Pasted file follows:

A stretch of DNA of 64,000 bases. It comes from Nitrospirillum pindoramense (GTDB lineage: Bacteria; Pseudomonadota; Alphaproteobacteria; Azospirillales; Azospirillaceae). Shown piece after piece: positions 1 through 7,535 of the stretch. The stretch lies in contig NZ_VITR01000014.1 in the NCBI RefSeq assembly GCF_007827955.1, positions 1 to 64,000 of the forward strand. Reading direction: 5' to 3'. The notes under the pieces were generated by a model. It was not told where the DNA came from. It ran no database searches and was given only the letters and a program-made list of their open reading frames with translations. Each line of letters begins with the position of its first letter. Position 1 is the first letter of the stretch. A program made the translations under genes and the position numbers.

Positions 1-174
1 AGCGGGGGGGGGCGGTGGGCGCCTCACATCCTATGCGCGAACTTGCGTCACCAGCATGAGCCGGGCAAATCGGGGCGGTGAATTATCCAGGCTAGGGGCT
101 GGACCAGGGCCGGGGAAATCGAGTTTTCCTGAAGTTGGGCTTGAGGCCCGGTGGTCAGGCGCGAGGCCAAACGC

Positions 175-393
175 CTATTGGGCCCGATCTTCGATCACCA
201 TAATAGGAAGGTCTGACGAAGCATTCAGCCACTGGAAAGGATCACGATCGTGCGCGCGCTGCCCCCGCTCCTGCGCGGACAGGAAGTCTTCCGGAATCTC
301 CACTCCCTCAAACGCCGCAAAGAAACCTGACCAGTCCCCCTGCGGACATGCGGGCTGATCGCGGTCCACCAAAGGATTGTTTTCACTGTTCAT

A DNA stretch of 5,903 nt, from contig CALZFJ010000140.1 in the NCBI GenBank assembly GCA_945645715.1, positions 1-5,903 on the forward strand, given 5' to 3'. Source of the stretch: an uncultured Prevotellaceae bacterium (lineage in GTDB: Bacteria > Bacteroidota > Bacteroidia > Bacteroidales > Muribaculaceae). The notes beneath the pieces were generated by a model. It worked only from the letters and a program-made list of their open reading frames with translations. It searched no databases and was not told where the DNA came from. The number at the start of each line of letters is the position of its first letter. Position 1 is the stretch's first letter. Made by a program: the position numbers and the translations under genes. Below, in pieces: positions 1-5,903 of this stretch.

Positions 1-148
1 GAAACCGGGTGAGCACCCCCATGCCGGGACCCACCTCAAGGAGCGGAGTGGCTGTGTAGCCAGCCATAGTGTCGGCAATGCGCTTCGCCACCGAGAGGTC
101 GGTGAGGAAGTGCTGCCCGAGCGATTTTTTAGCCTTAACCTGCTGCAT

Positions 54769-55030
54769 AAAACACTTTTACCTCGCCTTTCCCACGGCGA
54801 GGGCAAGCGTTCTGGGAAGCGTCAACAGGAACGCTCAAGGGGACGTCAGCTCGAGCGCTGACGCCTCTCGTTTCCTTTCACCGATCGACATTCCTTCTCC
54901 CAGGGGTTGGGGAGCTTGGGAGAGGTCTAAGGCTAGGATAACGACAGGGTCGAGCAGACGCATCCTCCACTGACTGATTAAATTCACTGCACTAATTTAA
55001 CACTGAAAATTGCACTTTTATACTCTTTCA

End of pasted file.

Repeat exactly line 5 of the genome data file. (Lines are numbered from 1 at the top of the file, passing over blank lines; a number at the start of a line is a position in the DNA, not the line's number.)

Positions 175-393